The excise department which is caught in a game of compromises between the political bosses is now worried about the fate of commissioner Sameer Sharma. The fear in babudom is that after the ouster of anti-corruption bureau's (ACB) special investigation team (SIT) chief K Srinivas Reddy, Sharma could well be next in line to be shunted out.
According to sources in the excise department, Sharma could be eased out as he doesn't suit the needs of the excise lobby that is now calling the shots in the government. Earlier, chief minister Kiran Kumar Reddy reportedly gave in to the transfer of Srinivas Reddy under alleged pressure from PCC chief Botsa Satyanarayana who convinced the Congress high command that the raids on the liquor lobby was selective and should be put on hold. And, according to sources, Sharma's removal was also part of the compromise deal. Sources, however, hinted that Sharma too wants to leave his current job.
While excise minister Mopidevi Venkatramana Rao appears keen to retain Sharma at least till the new liquor policy is formulated, sources close to the minister claimed that the CM was seriously considering transferring Sharma. When asked by TOI, Mopidevi said: "General transfers are due to happen next month, but the transfer of commissioner is not under consideration. I think it is impractical to go for his transfer when the new excise policy is being formulated."
While the excise policy is slated to be announced next month and the government is studying the models adopted by other states, what may have got the excise lobby's goat is Sharma's suggestion to have a system that gives government maximum control on liquor sale and also minimises the clout of private dealers.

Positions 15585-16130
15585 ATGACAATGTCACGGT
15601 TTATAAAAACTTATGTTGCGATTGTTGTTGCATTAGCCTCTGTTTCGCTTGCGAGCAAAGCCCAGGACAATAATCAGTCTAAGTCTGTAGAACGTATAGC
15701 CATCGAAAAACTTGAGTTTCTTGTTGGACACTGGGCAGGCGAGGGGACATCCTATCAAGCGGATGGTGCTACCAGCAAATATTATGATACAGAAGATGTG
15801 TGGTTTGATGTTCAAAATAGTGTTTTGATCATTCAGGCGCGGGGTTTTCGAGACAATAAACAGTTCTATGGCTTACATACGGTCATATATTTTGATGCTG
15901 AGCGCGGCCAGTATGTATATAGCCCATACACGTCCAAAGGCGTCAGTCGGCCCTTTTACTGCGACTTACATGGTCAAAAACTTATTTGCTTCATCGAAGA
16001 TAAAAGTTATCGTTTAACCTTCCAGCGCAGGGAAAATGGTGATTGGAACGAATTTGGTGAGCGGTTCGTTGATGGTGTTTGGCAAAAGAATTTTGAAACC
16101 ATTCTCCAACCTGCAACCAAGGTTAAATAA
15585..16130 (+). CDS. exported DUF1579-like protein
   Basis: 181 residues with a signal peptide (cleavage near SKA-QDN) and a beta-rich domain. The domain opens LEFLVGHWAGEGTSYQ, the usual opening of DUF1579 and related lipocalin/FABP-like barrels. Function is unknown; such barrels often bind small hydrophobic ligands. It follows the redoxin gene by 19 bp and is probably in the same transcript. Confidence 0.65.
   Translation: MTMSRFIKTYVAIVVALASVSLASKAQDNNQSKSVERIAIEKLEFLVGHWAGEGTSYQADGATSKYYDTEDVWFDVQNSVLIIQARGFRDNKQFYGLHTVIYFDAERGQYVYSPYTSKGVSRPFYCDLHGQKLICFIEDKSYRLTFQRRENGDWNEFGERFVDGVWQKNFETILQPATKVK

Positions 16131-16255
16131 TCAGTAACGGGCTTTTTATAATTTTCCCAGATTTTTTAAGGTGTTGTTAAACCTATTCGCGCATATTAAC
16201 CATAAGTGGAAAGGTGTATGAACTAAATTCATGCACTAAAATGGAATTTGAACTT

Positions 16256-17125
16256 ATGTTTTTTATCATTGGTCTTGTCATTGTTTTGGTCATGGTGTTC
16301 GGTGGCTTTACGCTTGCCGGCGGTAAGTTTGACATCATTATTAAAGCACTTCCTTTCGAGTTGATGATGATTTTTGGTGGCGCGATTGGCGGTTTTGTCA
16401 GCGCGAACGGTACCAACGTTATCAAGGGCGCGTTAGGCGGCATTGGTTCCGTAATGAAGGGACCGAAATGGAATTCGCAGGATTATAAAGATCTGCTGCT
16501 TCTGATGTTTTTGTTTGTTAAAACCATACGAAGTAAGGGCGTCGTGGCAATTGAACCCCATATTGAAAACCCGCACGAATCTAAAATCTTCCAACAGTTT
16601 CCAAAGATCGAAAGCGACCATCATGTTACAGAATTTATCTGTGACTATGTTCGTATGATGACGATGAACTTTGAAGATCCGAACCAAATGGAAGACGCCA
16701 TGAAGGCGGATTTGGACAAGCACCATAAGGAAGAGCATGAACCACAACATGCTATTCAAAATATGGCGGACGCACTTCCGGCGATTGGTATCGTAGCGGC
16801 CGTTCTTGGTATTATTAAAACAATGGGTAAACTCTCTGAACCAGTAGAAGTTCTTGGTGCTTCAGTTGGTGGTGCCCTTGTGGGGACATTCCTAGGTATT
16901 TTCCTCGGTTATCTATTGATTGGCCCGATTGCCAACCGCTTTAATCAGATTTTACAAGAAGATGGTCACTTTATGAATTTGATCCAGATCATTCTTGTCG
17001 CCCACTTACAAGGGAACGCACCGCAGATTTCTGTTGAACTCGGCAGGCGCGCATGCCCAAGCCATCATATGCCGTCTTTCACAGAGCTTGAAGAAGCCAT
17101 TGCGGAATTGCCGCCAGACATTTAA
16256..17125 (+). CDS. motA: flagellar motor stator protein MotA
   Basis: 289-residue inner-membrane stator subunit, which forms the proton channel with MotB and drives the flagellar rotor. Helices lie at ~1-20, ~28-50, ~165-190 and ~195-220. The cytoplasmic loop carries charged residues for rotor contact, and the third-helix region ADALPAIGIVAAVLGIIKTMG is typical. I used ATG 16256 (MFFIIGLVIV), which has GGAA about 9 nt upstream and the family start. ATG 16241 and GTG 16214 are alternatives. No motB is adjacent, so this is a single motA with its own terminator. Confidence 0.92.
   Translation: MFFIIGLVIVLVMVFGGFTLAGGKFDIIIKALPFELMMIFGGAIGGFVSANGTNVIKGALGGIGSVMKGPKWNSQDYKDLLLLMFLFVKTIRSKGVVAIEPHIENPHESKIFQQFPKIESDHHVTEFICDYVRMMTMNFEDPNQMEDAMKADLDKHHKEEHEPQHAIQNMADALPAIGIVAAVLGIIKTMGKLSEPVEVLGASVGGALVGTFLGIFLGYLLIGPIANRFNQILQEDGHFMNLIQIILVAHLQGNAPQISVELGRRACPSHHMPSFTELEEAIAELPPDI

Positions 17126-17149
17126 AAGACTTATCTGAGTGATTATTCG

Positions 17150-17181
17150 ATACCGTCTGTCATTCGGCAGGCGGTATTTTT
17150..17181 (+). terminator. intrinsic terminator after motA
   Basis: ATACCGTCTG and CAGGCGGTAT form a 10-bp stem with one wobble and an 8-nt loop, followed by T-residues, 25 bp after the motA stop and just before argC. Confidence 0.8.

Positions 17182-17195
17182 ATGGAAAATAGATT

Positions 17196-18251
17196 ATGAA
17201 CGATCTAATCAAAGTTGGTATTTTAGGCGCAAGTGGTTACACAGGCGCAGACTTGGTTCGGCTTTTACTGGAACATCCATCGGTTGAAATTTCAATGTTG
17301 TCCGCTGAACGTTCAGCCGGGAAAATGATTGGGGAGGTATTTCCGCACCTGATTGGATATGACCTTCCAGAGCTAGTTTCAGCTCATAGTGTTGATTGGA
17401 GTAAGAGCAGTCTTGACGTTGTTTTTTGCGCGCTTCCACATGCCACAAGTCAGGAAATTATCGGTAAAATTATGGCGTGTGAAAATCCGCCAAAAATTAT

Officials favouring curbs on liquor syndicates are understood to have proposed a cap on the licencing fee so that dealers need not resort to selling liquor at rates more than the maximum retail price (MRP). They are also in favour of government selling quality liquor at cheaper rates so that poor consumers are not drawn to illicitly distilled liquor. These suggestions apparently have not gone down well with the politically powerful liquor lobby.
Apart from the politics before and after the ACB raids, the government which talks of curbing liquor consumption has itself enhanced the target on liquor sales. The sales target that was around Rs 12,000 crore, including VAT for 2011-12, has been increased to Rs 16,000 crore for the fiscal year 2012-13. At the same time, the government has allocated Rs 50 crore to promote prohibition.